Letter: Many pathways to a successful recovery

To the editor:

Recovery from substance misuse disorders is a process of change through which individuals and their loved ones improve their health and wellness, live a self-directed life, and strive to reach their full potential. Hope is the catalyst of the recovery process. The belief that recovery is real provides the essential and motivating message of a better future - that people can and do overcome the internal and external challenges, barriers, and obstacles that confront them. Taking steps towards recovery from addiction requires great courage and deserves acknowledgement.

Recovery occurs via many pathways, is highly individualized, and is built on the multiple strengths, talents, coping abilities, resources, preferences, goals, culture, and inherent value of each person. Fostering resilience is essential, as setbacks are a natural, though not inevitable part of the recovery process. Additionally, as Dr. Elizabeth Weinberg states, "Recovery involves finding a way to live with messy, painful, human experiences." In other words, participating in mindful recovery, and accepting the fluidity of life's sufferings as equally a part of the human experience as joy.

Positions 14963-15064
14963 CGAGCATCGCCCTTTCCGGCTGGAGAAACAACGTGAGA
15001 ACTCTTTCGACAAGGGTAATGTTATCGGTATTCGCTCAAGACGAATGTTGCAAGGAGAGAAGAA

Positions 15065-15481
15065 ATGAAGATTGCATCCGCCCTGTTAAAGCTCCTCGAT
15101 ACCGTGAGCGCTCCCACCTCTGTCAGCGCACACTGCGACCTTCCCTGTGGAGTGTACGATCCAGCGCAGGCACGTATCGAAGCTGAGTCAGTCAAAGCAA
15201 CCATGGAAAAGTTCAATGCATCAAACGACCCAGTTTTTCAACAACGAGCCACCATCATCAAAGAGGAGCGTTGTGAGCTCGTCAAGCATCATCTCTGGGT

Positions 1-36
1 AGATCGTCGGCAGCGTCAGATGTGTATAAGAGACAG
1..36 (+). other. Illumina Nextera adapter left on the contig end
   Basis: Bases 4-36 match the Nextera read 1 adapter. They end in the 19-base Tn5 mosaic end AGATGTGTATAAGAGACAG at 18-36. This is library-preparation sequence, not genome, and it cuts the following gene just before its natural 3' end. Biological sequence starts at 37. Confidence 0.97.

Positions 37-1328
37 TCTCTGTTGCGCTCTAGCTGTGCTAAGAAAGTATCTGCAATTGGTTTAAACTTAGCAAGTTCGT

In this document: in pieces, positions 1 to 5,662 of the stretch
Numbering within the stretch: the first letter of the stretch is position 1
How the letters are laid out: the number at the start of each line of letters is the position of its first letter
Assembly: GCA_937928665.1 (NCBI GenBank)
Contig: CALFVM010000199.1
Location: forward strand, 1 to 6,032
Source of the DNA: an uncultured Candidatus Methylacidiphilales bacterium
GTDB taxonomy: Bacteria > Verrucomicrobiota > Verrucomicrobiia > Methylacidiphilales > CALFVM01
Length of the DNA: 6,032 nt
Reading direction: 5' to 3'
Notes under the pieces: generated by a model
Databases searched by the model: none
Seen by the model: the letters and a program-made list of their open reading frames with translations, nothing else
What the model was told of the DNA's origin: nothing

Another important factor in the recovery journey is the presence and involvement of people who believe in the person's ability to recover; who offer hope, support, and encouragement; and who also suggest strategies and resources for change. Through these relationships, people leave unhealthy and/or unfulfilling life roles behind and engage in new roles (e.g., partner, caregiver, friend, student, employee) that lead to a greater sense of belonging, empowerment, autonomy, social inclusion, and community participation. Family members, peers, faith gatherings, educational outlets and community groups form vital support networks.

Professionals can also play an important role in the recovery process by providing clinical treatment and other services that support individuals in their chosen recovery paths. In honor of National Recovery Month, Center for Healing Interventions is offering free substance abuse assessments during September to community residents who think they or a loved one may have an alcohol or drug problem. The assessment involves completing a questionnaire and meeting with a counselor for a session at our office in Pittsfield. Call 413-449-3329 for an appointment, or schedule through the About section at www.healinginterventions.org.

Karen Fisher,


The writer is executive director, Center for Healing Interventions.


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